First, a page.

Braised red cabbage and a better New Year
Happy new year everybody! We can only hope for a less complicated, less heartbreaking 2021…
We happily bid good riddance to 2020, and welcomed 2021 with some trepidation at our neighbours’ (in France we are allowed to meet in groups of six), where we enjoyed an impromptu wine-tasting session, and ended up crawling/swimming back home, zigzagging our way through puddles, rivers and lakes at around 2.30am (we have had terrible flooding over the past few weeks).
Luc woke up with a blinding headache in a panic, saying ‘oh mon dieu, j’ai choppé le Covid’ (‘oh my God I’ve caught Covid’.) He was incredibly relieved when I suggested that his ‘Covid’ probably had more to do with a combination of excessive wine ‘tastings’ and wet feet than any viral infection.
The extensive health benefits of red cabbage
The cabbage family are almost certainly the vegetables richest in nutrients and protective substances; they are not only a fantastic source of vitamin C, but also fibre, carotenoids, B vitamins, potassium, magnesium and calcium. High antioxidant and vitamin A content means that cabbage helps to defend both the skin and eyes from free radicals.
Red cabbage contains a large amount of amino acid glutamine, which specifically reduces the inflammation and pain associated with ulcers in the gastrointestinal system. Recent research has shown cabbage juice, particularly red cabbage juice, to be highly therapeutic.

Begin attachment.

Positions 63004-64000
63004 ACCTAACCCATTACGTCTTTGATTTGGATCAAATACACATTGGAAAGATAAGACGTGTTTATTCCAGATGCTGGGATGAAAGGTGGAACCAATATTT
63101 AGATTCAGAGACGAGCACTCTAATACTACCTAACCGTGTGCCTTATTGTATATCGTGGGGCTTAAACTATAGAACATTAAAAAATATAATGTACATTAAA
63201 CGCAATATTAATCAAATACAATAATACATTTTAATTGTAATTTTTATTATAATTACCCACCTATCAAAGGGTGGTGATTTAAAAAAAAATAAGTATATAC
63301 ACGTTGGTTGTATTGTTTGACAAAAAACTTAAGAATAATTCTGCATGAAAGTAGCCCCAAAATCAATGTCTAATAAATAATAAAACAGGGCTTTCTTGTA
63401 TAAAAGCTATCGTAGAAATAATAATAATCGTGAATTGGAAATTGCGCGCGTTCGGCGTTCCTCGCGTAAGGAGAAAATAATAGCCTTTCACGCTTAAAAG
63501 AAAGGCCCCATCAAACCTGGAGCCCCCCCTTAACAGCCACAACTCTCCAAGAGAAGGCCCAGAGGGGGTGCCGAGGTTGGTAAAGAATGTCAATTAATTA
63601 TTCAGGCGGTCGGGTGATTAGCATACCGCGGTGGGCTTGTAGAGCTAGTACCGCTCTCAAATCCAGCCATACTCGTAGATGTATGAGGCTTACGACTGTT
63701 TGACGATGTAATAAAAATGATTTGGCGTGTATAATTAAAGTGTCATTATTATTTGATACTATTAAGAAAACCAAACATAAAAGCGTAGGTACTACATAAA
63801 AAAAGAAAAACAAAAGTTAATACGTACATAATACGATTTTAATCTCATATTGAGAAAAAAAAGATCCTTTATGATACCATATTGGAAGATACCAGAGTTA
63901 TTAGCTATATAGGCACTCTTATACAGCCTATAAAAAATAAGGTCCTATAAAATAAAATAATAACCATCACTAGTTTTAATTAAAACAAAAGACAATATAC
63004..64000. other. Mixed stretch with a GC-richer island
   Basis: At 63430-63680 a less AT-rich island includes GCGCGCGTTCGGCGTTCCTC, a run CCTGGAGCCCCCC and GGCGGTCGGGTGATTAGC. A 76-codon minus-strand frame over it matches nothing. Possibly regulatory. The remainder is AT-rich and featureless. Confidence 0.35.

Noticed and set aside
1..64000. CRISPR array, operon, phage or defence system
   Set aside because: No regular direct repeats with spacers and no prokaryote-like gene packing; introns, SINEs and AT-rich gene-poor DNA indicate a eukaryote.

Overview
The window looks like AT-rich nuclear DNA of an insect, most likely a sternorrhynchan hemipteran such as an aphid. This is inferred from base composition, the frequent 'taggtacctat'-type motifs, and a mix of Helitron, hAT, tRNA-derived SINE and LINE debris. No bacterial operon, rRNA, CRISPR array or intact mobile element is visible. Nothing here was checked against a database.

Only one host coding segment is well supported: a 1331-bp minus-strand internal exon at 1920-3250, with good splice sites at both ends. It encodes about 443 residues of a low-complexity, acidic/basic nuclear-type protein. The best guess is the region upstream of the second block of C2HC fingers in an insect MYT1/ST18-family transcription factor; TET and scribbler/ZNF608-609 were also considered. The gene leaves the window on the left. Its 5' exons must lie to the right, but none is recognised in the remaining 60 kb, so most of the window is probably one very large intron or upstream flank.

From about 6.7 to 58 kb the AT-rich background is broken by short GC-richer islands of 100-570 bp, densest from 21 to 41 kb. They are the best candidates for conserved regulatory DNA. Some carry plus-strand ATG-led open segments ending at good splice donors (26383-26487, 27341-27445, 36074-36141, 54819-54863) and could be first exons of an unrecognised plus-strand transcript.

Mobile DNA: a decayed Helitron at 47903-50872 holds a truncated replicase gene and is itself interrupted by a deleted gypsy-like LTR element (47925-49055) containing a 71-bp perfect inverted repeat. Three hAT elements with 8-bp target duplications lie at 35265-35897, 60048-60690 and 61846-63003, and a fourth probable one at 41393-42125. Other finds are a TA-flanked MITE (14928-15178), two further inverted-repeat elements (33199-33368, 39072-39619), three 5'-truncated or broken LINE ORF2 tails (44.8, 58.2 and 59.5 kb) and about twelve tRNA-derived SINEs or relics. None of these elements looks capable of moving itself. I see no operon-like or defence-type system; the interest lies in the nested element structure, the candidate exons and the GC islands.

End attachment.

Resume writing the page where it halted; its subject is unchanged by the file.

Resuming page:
Claude Aubert, a French Agricultural Engineer who was the pioneer of organic farming in France, recounts a study carried out on two groups of volunteers: The first group ate a ‘normal’ diet, and the second group was given a diet rich in vegetables from the cabbage family, notably Brussels Sprouts. Both groups then ingested carcinogens. The cabbage family eating group eliminated the carcinogens more quickly than the other group.
We had this cabbage with our Christmas guinea fowl. It was a perfect complement.
Recipe for braised red cabbage
- 1kg red cabbage, shredded
- 2 onions, chopped
- 2 cloves garlic, crushed
- 3 cooking apples, peeled, cored and chopped
- Half teaspoon ground cinnamon
- Half teaspoon garam masala
- Sea salt and freshly ground black pepper
- 3 tablespoon brown sugar
- 3 tablespoons apple cider vinegar
- 15g butter
Place all the ingredients in a large casserole dish, add the seasoning, then the vinegar and last of all the butter on top. Put in a slow oven (150°C) for about two and a half hours, stirring from time to time and adding a drop of water if it seems too dry.
I hope you have that top pic framed! It’s so pretty! I’m normally not a big cabbage fan but this sounds different than I’ve ever had with those spices. I might have to try it! :0)
The Healthy Epicurean
Thank you – I quite like the colours! You might well like this cabbage even if you’re not a fan – it doesn’t really taste ‘cabbagy’!